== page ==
An animal with vestiges of reproductive organs of both sexes is known as an intersexes or pseudo hermaphrodites. Causes of this abnormality spectrum vary from mutations in individual genes to chromosome abnormalities.
Freemartins: Over 90% of heifers born co-twin to a bull calf are sterile. The heifer suffers an abnormal development of the reproductive tract due to an exchange of cells and hormones between the developing fetuses, however, anatomical and reproductive features do not appear until puberty. These heifers are known as freemartins. The male co-twins are fertile but may experience lower sperm counts later in life. Freemartins also occur in other ruminant species such as sheep and goats. Definitive diagnosis is performed either by Karyotyping or PCR analysis.
Sex reversal: This condition occurs when the genetic sex (females XX chromosomes; males XY chromosomes) and anatomical sex (reproductive tracts) are different. In these cases, animals with female external genitalia have a male (XY) karyotype. Genetic sex can be diagnosed by Karyotype analysis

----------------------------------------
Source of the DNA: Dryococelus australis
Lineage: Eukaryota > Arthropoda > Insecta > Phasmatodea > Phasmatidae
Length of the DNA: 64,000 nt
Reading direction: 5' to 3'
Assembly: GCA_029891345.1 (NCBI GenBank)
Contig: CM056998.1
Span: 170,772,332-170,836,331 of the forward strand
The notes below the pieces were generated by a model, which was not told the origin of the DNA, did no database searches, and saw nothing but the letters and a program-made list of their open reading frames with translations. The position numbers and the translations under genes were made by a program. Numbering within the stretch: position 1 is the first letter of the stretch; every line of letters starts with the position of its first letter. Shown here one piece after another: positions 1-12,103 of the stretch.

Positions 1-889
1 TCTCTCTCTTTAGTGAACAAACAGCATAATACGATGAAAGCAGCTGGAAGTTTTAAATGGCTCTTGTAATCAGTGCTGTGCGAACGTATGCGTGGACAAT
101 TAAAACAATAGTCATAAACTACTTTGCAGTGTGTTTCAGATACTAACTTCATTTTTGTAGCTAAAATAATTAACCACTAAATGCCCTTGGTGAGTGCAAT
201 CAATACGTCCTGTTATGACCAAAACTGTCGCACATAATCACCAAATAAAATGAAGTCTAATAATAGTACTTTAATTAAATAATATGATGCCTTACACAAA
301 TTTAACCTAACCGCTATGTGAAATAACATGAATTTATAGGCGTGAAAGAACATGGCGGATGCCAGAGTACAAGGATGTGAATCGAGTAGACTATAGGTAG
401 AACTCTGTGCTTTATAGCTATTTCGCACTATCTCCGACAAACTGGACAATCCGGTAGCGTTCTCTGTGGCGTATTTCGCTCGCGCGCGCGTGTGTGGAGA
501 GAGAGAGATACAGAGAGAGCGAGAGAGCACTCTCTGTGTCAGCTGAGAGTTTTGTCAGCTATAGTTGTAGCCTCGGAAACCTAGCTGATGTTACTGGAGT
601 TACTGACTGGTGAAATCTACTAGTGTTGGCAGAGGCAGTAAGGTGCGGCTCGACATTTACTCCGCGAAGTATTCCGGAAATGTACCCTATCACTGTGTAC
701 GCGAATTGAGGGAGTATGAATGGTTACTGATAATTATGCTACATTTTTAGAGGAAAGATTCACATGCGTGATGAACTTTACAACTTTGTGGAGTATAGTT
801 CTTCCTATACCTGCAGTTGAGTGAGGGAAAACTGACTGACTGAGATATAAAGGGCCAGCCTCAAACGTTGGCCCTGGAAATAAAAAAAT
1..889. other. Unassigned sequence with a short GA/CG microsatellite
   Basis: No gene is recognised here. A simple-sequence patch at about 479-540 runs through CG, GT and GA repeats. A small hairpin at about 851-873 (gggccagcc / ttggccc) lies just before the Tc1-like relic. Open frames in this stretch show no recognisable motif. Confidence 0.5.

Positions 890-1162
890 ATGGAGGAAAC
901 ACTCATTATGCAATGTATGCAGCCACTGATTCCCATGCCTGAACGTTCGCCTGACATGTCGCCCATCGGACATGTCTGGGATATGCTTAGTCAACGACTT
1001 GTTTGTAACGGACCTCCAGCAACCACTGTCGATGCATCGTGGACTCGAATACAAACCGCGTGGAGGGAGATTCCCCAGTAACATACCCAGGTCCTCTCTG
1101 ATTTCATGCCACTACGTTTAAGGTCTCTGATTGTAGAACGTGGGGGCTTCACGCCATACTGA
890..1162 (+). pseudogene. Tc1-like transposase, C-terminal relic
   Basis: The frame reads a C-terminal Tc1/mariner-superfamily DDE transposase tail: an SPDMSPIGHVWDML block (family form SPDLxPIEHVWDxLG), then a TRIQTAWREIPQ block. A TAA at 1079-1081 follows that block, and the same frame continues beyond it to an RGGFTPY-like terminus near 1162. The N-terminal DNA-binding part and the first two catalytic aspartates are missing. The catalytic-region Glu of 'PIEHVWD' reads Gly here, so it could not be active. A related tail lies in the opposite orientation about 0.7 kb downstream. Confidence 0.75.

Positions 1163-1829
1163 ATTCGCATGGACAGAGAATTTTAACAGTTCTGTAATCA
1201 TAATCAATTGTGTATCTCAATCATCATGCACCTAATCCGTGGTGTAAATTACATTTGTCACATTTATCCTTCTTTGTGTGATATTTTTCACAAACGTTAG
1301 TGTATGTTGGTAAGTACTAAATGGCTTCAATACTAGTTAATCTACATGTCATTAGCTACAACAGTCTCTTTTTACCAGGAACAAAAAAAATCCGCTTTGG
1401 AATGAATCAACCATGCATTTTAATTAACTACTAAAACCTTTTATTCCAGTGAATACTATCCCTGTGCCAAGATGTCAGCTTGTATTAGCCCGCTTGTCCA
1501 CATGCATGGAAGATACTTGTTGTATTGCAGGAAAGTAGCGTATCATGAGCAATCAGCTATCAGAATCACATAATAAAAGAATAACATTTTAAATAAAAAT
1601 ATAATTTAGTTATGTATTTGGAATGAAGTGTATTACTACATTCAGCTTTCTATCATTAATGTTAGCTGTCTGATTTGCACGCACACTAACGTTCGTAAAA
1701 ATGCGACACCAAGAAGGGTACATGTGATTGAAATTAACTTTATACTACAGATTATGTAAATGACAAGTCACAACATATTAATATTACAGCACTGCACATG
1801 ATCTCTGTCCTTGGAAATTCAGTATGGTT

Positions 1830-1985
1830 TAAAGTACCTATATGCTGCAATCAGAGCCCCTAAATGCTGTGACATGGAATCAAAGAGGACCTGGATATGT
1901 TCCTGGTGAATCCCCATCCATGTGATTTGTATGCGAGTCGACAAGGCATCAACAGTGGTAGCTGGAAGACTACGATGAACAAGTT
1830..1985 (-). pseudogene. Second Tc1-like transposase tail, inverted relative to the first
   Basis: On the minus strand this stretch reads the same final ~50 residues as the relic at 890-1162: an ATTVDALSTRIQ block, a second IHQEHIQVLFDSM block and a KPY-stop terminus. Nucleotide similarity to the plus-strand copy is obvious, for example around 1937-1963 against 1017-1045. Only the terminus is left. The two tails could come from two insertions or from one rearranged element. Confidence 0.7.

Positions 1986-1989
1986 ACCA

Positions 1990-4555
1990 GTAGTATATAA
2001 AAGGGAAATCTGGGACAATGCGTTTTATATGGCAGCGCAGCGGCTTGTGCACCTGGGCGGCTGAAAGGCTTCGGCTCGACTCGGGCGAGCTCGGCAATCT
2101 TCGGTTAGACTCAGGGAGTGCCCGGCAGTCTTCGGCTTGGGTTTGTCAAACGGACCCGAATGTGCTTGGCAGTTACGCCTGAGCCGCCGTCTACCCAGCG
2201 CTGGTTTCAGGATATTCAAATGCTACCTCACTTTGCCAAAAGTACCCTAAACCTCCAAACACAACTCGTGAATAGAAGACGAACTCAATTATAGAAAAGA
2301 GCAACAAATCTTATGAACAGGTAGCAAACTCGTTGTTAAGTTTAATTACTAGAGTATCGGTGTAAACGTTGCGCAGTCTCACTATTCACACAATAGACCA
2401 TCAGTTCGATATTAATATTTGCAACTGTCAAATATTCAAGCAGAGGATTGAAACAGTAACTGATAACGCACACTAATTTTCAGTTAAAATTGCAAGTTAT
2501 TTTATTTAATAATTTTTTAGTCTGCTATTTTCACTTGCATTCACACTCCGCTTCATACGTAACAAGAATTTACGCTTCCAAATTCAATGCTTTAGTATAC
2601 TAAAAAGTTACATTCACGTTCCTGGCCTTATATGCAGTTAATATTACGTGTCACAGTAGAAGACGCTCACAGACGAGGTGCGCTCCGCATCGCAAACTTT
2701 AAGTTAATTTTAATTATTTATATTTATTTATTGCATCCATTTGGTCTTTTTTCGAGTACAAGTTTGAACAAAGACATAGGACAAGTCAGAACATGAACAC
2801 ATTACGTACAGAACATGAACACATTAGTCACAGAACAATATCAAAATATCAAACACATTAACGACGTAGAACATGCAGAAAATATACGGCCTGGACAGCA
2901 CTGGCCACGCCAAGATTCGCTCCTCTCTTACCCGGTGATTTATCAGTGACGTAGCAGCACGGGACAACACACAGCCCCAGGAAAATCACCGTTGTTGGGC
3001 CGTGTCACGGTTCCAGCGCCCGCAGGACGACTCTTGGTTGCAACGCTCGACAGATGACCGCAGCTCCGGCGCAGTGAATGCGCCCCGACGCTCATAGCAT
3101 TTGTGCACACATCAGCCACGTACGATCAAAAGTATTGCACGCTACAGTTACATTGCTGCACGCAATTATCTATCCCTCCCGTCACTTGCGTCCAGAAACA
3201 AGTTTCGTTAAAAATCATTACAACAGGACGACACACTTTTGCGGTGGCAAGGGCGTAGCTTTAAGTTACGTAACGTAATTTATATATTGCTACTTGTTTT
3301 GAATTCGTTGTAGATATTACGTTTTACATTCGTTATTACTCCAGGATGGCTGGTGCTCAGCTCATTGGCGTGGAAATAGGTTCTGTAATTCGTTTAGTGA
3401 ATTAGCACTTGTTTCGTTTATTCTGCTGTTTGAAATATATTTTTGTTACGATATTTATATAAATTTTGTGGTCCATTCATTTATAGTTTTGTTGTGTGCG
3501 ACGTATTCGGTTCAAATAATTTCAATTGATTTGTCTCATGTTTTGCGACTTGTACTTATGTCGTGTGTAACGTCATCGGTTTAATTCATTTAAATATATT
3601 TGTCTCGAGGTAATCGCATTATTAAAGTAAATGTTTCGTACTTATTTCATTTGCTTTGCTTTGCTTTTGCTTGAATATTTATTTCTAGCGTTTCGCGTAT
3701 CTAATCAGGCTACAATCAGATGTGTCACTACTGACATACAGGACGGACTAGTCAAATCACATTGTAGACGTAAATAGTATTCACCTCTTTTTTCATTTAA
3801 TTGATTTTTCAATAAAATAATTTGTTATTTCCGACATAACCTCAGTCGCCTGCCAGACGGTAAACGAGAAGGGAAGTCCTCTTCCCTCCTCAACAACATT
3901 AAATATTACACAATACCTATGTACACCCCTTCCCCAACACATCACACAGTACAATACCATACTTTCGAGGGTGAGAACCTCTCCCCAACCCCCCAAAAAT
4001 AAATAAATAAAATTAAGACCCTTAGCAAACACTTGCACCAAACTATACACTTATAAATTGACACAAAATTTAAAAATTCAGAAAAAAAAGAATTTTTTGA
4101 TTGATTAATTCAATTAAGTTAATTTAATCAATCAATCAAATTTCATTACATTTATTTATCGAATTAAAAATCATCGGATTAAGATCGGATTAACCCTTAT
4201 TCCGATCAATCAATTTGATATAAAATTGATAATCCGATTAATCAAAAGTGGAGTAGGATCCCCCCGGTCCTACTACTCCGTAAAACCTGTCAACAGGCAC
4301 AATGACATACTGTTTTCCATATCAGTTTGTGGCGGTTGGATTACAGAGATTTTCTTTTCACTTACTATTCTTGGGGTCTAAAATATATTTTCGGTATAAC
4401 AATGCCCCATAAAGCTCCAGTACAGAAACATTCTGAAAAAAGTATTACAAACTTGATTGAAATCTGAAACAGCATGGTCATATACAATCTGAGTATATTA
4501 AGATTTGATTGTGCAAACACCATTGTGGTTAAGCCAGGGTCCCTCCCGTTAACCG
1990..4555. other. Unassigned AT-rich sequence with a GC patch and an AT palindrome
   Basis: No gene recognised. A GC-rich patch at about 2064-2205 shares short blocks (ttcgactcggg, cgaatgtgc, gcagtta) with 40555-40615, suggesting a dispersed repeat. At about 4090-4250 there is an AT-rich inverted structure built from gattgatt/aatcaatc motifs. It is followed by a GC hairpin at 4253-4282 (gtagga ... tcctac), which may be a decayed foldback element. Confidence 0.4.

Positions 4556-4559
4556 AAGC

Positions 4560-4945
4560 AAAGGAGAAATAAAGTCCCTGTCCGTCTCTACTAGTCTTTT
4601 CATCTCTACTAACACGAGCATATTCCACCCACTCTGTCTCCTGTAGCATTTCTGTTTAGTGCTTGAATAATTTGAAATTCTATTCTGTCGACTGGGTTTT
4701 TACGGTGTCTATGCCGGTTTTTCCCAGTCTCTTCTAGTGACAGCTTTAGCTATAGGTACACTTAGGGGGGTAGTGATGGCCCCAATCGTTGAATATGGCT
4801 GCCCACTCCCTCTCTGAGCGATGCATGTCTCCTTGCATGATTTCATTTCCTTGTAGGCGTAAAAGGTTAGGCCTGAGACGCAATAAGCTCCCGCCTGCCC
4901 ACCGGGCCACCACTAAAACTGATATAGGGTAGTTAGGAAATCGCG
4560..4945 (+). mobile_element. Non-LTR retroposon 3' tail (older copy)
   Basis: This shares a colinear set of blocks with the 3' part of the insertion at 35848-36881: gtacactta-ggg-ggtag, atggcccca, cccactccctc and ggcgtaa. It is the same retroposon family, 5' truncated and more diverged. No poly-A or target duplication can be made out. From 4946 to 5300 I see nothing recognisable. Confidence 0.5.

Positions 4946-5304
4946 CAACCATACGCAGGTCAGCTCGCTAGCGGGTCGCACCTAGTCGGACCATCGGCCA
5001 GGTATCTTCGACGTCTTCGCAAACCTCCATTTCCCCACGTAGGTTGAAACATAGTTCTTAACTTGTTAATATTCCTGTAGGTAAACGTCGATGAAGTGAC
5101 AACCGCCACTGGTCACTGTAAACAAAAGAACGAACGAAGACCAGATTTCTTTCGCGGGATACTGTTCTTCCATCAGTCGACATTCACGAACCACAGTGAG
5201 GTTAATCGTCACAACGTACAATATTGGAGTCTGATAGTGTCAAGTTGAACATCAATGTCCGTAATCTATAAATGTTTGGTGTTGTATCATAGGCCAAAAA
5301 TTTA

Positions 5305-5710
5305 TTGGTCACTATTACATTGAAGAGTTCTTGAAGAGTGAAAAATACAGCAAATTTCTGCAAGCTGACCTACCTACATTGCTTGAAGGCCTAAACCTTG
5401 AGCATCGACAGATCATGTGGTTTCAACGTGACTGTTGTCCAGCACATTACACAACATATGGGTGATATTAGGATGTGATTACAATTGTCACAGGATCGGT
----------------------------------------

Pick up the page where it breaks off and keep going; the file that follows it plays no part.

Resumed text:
Androgen insensitivity: Mutations in the androgen receptor gene in males results in a failure of the normal development of the male reproductive tract in the fetus. Instead, female external genitalia, vagina and cervix develop. These animals appear as normal females except they do not have ovaries or exhibit estrous. The mutation is inherited. The Karyotekk laboratory has discovered a number of cases of this abnormality in horses and has developed a testing procedure to identify the carriers.